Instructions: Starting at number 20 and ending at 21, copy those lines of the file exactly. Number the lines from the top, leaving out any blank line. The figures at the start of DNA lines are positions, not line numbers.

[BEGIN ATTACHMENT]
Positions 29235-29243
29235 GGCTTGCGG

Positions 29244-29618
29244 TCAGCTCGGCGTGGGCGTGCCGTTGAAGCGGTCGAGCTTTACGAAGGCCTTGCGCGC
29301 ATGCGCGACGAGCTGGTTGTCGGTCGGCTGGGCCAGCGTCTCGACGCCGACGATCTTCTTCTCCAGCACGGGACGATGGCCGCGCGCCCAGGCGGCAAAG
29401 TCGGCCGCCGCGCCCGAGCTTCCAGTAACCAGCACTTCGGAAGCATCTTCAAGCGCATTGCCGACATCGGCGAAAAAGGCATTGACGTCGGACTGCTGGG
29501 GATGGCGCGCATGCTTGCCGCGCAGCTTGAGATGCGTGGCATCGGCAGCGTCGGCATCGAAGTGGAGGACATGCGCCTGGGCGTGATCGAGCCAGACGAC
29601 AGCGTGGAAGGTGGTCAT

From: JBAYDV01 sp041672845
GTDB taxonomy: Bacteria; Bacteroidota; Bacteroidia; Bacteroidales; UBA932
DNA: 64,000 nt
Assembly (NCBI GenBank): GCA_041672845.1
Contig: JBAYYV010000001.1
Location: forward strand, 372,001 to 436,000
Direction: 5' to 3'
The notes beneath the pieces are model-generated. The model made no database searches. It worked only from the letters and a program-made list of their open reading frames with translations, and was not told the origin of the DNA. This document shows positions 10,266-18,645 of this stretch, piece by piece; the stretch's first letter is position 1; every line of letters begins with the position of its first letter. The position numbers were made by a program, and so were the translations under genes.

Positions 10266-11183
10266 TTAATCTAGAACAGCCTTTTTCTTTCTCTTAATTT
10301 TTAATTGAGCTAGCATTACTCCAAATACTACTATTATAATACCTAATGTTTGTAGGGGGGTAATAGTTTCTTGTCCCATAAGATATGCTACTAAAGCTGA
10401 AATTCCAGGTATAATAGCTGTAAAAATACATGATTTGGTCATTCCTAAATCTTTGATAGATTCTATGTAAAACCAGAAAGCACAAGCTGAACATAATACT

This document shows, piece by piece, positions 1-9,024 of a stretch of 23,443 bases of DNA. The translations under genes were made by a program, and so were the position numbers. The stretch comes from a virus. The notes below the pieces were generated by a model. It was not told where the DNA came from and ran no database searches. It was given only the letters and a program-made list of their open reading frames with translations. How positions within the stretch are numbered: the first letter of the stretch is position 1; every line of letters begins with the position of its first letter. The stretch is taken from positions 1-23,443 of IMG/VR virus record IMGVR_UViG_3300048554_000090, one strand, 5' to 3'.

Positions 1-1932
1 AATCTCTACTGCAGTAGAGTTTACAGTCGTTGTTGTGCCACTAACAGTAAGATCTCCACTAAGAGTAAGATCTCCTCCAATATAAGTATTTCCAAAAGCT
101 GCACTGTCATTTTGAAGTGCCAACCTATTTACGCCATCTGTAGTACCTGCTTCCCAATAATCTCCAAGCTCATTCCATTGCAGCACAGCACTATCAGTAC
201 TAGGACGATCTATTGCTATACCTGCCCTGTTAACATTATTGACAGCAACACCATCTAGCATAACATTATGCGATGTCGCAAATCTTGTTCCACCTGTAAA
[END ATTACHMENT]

10401 AATTCCAGGTATAATAGCTGTAAAAATACATGATTTGGTCATTCCTAAATCTTTGATAGATTCTATGTAAAACCAGAAAGCACAAGCTGAACATAATACT

This document shows, piece by piece, positions 1-9,024 of a stretch of 23,443 bases of DNA. The translations under genes were made by a program, and so were the position numbers. The stretch comes from a virus. The notes below the pieces were generated by a model. It was not told where the DNA came from and ran no database searches. It was given only the letters and a program-made list of their open reading frames with translations. How positions within the stretch are numbered: the first letter of the stretch is position 1; every line of letters begins with the position of its first letter. The stretch is taken from positions 1-23,443 of IMG/VR virus record IMGVR_UViG_3300048554_000090, one strand, 5' to 3'.